"[T]here is a lot of common ground (between sailing and climbing)... When you're climbing, the general rhythm is that you have an anchor, a rest and then you scurry to the next spot to put your anchor in. And do it all over again. With sailing, you just stretch out the time scale by some years (and the expense by quite a number of zeros after the comma).
In 2010, Scottish skipper/ex-priest Bob Shepton "lured" Belgians Nicolas Favresse, Olivier Favresse, Sean Villanueva and American Ben Ditto to the coast of Greenland with photos of a virgin wall, whose location he refused to disclose until they hired him to take them there. The climbers put up several new big-wall routes, using Shepton's sailboat—Dodo's Delight—as their floating base camp.
A rope length away from the summit of Ala Izquierda in Bolivia, Isabel Suppe was pulled from her perch on the summit ridge and tumbled 400m. She and her partner spent the following two nights in the open, trying to crawl back to camp. Her partner died of hypothermia during the second night, and she was rescued the next day. One year later, Isabel hobbled to the base of Serkhe Khollu on crutches, and put up a new line on the southwest face of this 5546-meter peak.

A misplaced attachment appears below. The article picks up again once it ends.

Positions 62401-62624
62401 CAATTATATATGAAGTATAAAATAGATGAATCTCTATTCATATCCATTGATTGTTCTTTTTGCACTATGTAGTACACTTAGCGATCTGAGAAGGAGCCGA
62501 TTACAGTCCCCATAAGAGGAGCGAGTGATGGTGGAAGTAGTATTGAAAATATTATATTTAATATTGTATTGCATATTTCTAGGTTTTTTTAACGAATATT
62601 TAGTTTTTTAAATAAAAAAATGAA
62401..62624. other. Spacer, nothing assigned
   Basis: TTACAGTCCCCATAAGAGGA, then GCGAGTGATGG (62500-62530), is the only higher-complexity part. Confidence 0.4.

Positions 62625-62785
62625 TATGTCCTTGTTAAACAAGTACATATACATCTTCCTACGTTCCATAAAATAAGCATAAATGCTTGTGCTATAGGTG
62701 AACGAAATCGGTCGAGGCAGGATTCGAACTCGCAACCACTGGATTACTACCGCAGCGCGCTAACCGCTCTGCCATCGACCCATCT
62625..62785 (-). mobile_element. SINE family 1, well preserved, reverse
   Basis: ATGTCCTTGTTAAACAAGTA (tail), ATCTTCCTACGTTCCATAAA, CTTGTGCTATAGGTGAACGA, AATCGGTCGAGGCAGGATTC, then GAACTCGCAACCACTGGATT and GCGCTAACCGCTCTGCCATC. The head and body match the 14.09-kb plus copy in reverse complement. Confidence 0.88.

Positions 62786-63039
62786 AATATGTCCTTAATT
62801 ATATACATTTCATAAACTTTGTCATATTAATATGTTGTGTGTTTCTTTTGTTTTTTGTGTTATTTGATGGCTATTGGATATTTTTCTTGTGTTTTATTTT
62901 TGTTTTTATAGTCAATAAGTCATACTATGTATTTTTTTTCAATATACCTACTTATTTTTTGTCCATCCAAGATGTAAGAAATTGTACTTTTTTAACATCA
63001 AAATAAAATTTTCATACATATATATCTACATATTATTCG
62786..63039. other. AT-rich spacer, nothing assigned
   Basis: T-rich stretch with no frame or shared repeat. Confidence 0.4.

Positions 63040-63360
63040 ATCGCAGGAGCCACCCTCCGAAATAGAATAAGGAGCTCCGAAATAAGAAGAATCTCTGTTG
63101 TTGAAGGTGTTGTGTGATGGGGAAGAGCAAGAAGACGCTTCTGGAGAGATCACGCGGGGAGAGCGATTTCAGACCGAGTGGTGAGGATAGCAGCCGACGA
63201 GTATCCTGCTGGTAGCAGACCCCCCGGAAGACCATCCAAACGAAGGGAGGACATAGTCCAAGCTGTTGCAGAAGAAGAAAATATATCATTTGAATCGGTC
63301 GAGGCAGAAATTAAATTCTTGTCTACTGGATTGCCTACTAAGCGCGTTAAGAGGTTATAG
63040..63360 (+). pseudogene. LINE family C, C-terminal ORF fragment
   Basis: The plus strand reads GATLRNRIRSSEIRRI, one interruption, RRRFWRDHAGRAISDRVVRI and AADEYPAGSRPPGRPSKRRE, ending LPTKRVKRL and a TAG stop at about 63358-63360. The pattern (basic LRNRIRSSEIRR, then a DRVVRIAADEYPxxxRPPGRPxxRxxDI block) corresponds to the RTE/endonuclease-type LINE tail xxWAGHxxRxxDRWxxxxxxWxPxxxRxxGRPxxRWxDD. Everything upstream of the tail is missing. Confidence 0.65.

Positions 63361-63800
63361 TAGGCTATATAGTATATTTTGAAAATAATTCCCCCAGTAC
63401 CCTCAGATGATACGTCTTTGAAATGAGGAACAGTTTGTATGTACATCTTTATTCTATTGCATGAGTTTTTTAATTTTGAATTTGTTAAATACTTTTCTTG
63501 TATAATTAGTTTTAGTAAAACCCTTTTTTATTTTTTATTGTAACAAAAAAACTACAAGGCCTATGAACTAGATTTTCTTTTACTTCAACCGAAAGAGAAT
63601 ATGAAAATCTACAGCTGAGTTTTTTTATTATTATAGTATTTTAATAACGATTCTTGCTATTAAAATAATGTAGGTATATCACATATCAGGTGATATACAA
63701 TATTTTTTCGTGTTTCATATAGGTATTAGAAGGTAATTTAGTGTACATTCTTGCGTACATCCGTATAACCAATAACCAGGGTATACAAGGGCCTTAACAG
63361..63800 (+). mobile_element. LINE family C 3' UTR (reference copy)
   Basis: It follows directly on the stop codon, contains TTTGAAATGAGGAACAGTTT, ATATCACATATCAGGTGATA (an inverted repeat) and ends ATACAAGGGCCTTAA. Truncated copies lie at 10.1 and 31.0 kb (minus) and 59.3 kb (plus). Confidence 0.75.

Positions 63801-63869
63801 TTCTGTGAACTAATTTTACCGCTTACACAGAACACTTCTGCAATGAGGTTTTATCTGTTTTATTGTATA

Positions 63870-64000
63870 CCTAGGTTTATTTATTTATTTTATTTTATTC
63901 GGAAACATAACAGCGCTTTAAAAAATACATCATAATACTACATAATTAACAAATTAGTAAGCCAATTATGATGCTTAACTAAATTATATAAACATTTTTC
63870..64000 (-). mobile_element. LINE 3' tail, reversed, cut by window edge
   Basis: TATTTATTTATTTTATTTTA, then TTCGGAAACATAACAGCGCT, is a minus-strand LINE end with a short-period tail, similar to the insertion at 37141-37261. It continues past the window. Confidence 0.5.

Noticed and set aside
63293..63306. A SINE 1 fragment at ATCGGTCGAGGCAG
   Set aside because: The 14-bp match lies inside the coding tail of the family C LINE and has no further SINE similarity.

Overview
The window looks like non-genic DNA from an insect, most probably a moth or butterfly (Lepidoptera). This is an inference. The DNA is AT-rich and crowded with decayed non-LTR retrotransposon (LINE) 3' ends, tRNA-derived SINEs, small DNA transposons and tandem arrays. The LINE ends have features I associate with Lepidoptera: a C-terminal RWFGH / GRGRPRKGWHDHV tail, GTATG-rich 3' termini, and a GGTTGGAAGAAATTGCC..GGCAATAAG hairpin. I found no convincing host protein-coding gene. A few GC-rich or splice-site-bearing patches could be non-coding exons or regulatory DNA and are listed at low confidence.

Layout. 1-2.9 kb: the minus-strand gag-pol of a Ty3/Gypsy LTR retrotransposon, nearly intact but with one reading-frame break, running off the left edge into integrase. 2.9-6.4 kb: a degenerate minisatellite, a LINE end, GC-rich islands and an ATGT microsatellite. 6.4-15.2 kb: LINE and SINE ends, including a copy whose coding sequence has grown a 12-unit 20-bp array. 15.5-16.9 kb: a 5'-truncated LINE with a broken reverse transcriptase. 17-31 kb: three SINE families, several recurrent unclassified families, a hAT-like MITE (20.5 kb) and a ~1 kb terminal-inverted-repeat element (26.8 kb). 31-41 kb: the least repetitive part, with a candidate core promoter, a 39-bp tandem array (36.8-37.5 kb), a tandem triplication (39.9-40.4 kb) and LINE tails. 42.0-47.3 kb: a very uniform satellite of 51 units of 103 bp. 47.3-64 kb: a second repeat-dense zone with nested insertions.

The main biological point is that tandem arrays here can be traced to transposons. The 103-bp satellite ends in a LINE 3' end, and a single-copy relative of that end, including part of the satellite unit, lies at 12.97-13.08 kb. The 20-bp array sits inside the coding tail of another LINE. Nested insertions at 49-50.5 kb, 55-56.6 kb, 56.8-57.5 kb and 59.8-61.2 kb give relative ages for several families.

Still gripping his axe, Eliot hung over the water. We pulled him back from being crushed. He didn't whine, whimper or scream out; there was no indication of his pain besides the funny way he rolled his next cigarette.
Alfred Mummery wrote in his 19th century classic book, My Climbs in the Alps and Caucasus, "It has frequently been noticed that all mountains appear doomed to pass through the three stages: An inaccessible peak - The most difficult ascent in the Alps - An easy day for a lady." While the misogynistic temper of this famous quote is obsolete, its more general point seems to ring true.